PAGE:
Fighting Elder Fraud – Part Two

David Anderson is principal of David Anderson & Associates, a Philadelphia forensic accounting firm that provides a full range of fraud investigation, forensic accounting, and marital dissolution services in Philadelphia and the Delaware Valley. 

In last week’s blog, forensic accounting expert David Anderson of David Anderson & Associates, Certified Fraud Examiner in Philadelphia, discussed the top three frauds perpetrated against the elderly (as reported by the United States Senate Special Committee on Aging), and offered tips for helping seniors to avoid such frauds.  This week, he will discuss the next three most frequent frauds perpetrated against the elderly and next week he will address the remaining four most frequent frauds targeting seniors.

The fourth-most-frequent fraud perpetrated against seniors is known as either the “Are You There?” Or “Can You Hear Me?” Fraud.  This relatively new fraud involves the caller asking the answerer either of those two questions in order to get the answerer to say “Yes.” Another variation involves the caller asking for “Bob” or “Cindy”, and upon being told that the such a person is not at this number asks for the answerer’s name. The caller than says, “Did you say that this is (name of answerer)?”, hoping to elicit the “Yes”.

By answering “Yes”, the senior now has provided the caller with a voice print.  Scammers then use the voice print for making unwanted charges to utility bills, phone bills and/or credit cards.  Another variation of this fraud is used to ascertain that a live person is answering the phone, and upon the person saying “Yes”, he/she is transferred to a live telemarketer or scammer.

To help seniors avoid this type of fraud, they should be advised to get caller ID, and not answer any calls from numbers they don’t know.  As with Anderson’s recommendations regarding robocalls, they should also consider getting a robocall blocking service such as Nomorobo or Robokiller.

The fifth-most-frequent fraud perpetrated against the elderly is known as the Grandparent Scam.  The caller pretends to be a family member, usually a grandchild, who has an urgent need for money to cover an emergency, medical care or a legal problem.  The scammer may speak in a quieter voice (or speak away from the receiver) in order to make it hard for the victim to be sure of the caller’s voice.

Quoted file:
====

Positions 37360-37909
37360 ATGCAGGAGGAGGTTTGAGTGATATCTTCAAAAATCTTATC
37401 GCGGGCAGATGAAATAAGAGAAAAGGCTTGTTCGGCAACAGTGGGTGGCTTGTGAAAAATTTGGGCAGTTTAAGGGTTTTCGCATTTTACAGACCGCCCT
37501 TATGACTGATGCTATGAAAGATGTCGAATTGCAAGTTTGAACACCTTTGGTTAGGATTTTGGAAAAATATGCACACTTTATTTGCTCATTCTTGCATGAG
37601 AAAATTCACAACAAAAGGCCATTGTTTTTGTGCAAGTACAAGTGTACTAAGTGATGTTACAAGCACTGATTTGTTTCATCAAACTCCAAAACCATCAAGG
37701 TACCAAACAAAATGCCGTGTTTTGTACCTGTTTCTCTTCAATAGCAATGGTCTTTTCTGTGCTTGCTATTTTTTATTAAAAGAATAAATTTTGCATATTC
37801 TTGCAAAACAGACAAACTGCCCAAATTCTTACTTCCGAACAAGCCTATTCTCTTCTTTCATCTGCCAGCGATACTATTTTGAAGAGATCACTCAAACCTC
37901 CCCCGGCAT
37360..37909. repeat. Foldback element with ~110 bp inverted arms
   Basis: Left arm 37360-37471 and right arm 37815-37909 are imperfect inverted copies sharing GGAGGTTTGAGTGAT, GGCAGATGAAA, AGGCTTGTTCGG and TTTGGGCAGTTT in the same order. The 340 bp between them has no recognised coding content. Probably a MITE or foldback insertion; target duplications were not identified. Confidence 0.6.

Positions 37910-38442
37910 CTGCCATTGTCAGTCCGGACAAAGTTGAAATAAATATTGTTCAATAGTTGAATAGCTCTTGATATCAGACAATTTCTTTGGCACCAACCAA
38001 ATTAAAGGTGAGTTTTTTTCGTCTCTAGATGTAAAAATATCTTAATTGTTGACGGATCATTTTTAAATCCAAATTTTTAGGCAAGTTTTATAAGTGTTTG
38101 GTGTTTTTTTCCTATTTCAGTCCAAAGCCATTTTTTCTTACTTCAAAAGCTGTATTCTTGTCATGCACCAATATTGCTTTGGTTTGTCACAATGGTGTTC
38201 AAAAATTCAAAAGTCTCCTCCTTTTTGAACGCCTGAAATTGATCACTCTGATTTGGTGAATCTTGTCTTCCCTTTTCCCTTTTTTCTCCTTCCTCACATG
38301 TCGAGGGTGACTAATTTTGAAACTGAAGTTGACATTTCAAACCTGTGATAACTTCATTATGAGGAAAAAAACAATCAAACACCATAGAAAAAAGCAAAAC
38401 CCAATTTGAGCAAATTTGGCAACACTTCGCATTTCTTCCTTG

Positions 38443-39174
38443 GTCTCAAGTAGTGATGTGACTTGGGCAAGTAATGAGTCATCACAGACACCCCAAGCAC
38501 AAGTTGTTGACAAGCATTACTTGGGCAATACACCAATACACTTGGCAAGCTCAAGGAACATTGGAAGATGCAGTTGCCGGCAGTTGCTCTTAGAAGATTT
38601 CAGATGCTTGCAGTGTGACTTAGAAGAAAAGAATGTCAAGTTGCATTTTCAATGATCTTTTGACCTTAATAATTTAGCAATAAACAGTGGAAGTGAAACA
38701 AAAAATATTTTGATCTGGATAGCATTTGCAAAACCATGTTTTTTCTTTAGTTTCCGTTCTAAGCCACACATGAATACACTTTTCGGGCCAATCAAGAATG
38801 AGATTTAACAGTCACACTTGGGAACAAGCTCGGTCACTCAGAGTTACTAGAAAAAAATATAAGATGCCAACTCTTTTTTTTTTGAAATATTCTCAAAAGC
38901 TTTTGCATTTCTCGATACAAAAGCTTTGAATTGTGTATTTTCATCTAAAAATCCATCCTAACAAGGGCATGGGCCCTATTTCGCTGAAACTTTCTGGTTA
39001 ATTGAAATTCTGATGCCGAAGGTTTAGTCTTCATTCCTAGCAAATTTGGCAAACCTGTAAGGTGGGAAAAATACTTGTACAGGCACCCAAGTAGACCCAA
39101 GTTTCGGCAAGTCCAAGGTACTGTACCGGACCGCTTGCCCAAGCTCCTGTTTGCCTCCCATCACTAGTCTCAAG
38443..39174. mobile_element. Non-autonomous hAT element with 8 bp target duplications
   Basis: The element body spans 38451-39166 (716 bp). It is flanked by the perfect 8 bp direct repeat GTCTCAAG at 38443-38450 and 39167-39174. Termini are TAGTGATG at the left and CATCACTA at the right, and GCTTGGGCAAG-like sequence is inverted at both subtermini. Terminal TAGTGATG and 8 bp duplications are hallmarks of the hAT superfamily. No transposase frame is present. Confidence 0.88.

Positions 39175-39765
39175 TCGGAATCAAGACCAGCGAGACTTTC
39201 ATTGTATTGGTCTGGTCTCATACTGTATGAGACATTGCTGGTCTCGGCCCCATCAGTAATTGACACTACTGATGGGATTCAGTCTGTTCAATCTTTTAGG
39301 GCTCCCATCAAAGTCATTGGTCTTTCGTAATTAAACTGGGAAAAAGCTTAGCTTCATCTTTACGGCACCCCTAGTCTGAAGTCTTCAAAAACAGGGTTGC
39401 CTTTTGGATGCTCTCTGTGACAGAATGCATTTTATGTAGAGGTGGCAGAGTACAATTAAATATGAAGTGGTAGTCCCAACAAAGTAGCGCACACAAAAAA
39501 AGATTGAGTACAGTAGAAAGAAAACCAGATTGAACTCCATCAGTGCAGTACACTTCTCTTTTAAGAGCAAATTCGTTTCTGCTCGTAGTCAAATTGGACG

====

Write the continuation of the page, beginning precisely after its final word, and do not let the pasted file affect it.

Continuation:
In a variation of this scam, the caller claims to be a police officer or lawyer calling to tell the grandparent that their grandchild has been arrested and needs money to immediately post bail or else be held overnight in jail. In another variation, the “grandchild” states that he/she has been arrested for drug possession and asks the grandparent to not tell his/her parents.  As with the IRS Impersonation scam, the caller relies upon the fear of the call recipient that something has to be done immediately.

Also, as with the IRS Impersonation scam, the grandparent is told to immediately purchase some type of prepaid card – either a prepaid VISA/Mastercard or gift card.  After purchasing the prepaid card, the senior is told to immediately call back and provide the card’s information to the caller.

To help avoid this type of elder fraud, the senior should be advised to take down the information and phone number provided, and then immediately call a knowledgeable family member to ascertain if this is actually the case.  Seniors should also be advised to never give out credit card information over the phone.